Friday, 11 October 2013

R U Game?: Game by Barry Lyga Review

Having proven himself by capturing a serial killer in his home town of Lobo’s Nod, Jazz Dent, son of America’s most notorious serial killer, Billy Dent, is called on by the NYPD to help them catch the Hat-Dog Killer, a serial killer who is terrorising the streets of New York City.






 
A friend of mine once told me that he refuses to start reading a series of books until the writer has written the final volume because it annoys him so much when he gets to the inevitable open ending of each instalment and has to wait a year or more to find out what happens next. Having just finished Game, Barry Lyga’s sequel to I Hunt Killers, I am starting to think this might not be such a bad idea. I get that writers of series books like to end on a cliff-hanger in order to encourage readers to buy their next book as soon as it hits the shops, but when a writer leaves so many plot threads hanging at the end of a book that it’s as if he or she forgot to write the final act, I find myself being turned off reading further rather than longing to read more. Unfortunately, such is the case with Game.

I say unfortunately, because I Hunt Killers (which can best be described as “I was a teenage Dexter”) was one of my favourite books of 2012. It’s the book I think should have won either the 2012 Edgar or Stoker award for Best YA mystery/horror novel and in my review (here), I tipped it as being the next big thing in YA fiction. As such, I really wanted to like Game. And in some respects, I did.

In Jazz, Lyga has created an original and compelling character (can you name any other teenage serial killer profilers?) and through Game, Lyga does all the things necessary to set up Jazz as a continuing franchise character: by setting the story in NYC, he has expanded Jazz’s universe and created the potential for future novels to be set in other locations; and he has upped the ante by making the killings bigger and badder than in the first novel and creating an enduring nemesis for Jazz, much like Moriarty was to Sherlock Holmes. I appreciated the fact that Jazz was facing a bigger challenge than in I Hunt Killers and enjoyed watching him cope with crimes in the “big city”.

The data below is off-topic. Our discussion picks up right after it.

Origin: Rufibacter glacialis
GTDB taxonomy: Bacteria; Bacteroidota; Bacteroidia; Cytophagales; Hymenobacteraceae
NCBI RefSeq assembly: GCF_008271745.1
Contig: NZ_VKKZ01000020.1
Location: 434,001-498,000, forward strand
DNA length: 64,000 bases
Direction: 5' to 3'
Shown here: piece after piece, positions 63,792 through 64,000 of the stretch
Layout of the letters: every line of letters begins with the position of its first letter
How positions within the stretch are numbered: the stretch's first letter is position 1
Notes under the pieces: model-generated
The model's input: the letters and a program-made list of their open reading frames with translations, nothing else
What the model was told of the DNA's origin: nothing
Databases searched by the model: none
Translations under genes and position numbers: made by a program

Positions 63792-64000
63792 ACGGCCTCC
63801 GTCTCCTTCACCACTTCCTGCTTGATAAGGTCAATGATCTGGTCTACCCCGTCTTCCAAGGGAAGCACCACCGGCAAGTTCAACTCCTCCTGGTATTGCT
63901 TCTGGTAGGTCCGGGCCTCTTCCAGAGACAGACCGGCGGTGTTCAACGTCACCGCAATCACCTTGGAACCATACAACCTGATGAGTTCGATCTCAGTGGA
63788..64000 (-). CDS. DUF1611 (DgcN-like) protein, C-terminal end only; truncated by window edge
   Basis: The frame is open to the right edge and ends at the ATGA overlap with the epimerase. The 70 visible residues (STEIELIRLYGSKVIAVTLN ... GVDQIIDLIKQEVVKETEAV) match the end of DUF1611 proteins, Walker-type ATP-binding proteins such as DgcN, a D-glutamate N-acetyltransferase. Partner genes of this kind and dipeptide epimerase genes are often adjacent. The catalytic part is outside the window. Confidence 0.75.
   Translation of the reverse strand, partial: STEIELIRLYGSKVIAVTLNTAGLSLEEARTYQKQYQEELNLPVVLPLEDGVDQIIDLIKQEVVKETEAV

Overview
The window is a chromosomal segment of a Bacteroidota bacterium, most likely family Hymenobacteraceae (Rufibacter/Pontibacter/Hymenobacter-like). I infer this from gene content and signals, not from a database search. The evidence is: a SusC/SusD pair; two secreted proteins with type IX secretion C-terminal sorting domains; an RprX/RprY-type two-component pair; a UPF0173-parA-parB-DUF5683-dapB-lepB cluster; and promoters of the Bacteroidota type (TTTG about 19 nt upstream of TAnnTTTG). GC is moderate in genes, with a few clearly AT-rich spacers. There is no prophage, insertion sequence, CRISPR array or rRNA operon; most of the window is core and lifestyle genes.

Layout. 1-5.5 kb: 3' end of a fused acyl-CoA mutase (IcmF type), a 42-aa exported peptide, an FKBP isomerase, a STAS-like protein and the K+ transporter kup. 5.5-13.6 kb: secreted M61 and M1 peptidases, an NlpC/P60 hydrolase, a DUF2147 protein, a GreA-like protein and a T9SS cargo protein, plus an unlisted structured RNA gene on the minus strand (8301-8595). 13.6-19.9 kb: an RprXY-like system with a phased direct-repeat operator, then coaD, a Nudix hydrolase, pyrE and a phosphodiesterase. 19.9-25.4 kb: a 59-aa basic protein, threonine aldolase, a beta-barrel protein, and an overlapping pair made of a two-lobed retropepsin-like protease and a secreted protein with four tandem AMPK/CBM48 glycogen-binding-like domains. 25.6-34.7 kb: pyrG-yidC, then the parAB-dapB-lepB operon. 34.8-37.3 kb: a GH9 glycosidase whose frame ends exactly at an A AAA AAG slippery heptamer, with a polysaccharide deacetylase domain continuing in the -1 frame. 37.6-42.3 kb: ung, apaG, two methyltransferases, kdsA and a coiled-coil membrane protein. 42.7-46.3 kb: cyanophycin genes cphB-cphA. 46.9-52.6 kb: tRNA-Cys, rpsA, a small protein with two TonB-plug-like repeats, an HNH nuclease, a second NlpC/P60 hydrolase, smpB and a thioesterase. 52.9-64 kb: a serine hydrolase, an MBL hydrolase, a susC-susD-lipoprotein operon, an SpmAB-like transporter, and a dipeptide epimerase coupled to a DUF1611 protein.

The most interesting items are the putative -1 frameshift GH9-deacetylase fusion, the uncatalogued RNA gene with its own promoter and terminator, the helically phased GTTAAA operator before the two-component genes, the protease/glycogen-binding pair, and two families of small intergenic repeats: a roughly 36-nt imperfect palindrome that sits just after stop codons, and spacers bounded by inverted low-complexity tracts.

Where Lyga goes wrong, however, is by making the mystery simultaneously too easy to solve and too hard. In I Hunt Killers, I didn’t figure out who the killer was, but I was left with the feeling that I could have, had I thought harder about the mystery at hand. In Game, I didn’t figure out who the killer was because he only appears in one scene prior to being revealed for what he is. Yet, at the same time, I figured out the “game” Hat-Dog was playing almost immediately (I think I had seen something similar in one of the two hundred different mystery series I watch on TV) and then had to wait until page 400 for Jazz to catch up. Lyga has underestimated the intelligence of his readers and the book suffers as a result.

Furthermore, while Jazz’s girlfriend Connie was merely a minor supporting character in I Hunt Killers, in Game, Lyga increases her role to the point of giving her her own subplot and mystery to solve. By making Connie a detective in her own right, Lyga diminishes what makes Jazz special. The whole premise of this series is that Jazz is capable of out-thinking killers and cops alike because he was brought up by a serial killer. If an ordinary teenager (i.e. Connie) can also out-think the police etc, then that means that Jazz’s abilities have nothing to do with his upbringing and more to do with the fact that the police are just plain dumb, which renders the whole series pointless.

As for the “shocking” reveal in the final line of the novel, I’d actually figured that out in the first novel. If a good ending can save a mediocre novel and a bad ending can ruin a great novel, what does it say when you finish a novel and find yourself saying aloud: “well, duh!” I think the answer is “nothing complementary”.

Verdict: Follow the advice of my friend and wait until Lyga finishes this series before embarking on this open-ended follow-up to the otherwise excellent I Hunt Killers.

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